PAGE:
According to Peter Shankman in a presentation he gave at the PRSA Northeast Wisconsin Chapter's 10th anniversary event this week, the average attention span of today's consumer is 2.6 seconds, 140 characters, or one text message. He compared this to nearly thirty years ago when MTV was launched in 1981 and some americans were outraged that music videos "shortened the attention span of young adults to 3 minutes". Obviously, Americans' consumption of media (and amount put in front of them everyday) has drastically changed attention spans since then. If only companies had three minutes per consumer to sell their products today.
Due to the thinning of consumer attention spans, the way we craft and communicate messages is also changing in order to use new social media avenues and reach audiences effectively. In today's advertising, marketing and public relations, brevity rules. Public relations and marketing professionals need to craft high-quality, meaningful and targeted messages to the right consumers in the way they want to be reached. What is the key to achieving that? First, finding your audiences and ask them where and how they want you to interact with them. Next, good writing. Just because the mediums have changed the way we communicate, the root of crafting a successful message hasn't changed. Good writing skills will always be important, especially on Twitter, text messages, Facebook, blogs and other emerging media channels when all you have is 144 characters or less to tell, and sell, your story.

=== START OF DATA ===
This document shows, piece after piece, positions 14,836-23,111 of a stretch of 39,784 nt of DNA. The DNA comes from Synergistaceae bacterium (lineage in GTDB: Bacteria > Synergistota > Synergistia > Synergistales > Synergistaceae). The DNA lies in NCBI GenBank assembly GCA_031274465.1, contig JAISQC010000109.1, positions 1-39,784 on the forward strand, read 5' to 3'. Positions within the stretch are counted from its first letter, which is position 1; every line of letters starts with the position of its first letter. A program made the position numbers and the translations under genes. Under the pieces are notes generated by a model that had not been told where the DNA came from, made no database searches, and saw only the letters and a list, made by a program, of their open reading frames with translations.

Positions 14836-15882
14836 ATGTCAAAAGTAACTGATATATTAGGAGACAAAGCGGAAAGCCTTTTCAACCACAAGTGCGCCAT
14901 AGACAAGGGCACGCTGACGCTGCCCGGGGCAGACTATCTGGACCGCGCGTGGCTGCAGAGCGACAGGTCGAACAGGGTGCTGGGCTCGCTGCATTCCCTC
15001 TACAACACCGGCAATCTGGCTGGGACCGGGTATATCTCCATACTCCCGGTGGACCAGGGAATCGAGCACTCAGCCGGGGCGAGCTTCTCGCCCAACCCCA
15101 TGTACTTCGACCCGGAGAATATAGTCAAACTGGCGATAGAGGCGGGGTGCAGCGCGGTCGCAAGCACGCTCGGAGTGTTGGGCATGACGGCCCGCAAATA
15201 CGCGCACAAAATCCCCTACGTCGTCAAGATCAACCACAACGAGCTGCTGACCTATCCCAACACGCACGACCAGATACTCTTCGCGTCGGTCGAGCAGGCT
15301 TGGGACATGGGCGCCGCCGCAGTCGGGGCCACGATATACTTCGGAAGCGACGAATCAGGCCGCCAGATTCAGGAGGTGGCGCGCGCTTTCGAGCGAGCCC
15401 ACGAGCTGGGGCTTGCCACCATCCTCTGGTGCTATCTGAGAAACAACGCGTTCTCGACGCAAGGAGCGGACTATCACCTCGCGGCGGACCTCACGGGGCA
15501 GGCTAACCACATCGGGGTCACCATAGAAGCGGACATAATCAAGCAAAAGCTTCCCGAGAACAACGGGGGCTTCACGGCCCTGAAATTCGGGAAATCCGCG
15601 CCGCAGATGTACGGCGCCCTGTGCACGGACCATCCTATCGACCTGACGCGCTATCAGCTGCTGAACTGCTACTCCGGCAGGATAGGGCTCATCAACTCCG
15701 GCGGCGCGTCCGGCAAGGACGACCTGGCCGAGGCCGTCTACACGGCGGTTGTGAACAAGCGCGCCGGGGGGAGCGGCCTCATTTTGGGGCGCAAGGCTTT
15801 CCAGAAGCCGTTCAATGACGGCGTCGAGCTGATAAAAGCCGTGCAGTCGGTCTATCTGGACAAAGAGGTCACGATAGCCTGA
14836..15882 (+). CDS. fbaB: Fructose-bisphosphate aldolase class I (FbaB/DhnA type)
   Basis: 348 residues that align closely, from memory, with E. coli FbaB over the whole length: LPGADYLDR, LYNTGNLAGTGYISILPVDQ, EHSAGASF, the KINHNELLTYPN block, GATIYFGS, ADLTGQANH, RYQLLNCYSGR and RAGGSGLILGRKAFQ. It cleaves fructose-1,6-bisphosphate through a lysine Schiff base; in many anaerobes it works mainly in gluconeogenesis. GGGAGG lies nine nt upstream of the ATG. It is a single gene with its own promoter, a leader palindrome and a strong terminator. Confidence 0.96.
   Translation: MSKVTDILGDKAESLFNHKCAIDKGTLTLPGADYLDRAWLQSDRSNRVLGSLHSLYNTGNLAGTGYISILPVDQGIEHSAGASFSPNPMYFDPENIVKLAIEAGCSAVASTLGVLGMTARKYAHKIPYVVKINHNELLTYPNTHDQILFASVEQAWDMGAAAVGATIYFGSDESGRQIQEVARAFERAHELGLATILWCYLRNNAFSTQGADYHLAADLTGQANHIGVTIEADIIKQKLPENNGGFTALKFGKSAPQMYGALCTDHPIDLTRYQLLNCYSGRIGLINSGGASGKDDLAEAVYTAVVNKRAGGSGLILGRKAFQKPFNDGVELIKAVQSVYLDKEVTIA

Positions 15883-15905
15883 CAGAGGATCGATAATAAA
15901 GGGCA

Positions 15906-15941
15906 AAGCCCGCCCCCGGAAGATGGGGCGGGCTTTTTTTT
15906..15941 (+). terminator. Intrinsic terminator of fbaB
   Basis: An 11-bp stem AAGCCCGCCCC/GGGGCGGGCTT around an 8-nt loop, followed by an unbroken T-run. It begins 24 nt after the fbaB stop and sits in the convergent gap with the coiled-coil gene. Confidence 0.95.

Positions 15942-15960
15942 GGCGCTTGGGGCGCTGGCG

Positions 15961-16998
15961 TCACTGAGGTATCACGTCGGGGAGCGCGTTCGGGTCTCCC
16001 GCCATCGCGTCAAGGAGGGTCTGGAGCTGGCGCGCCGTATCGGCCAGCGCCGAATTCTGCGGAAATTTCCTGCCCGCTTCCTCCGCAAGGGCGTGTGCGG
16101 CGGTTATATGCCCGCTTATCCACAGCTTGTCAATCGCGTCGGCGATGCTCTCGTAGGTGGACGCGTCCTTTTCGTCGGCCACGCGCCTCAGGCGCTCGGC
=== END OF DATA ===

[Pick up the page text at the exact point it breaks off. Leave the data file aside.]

Unfortunately, at the same time new, shorter media channels are being created, more and more young professionals in the publicity industry are learning 2 write w/ shortened messages instead of using well-crafted writing skills. As an industry, we need to be more aware of how social media is both forcing us to write with brevity and corrupting current writing skills. Make an effort to focus on writing skills for yourself and employees, especially when you're writing for so many different mediums. If you don't, your employes might end up like an applicant Peter Shankman referenced in his presentation who applied for a position at his company and ended her cover letter with, "I am looking forward to working 4 u."
This was his response: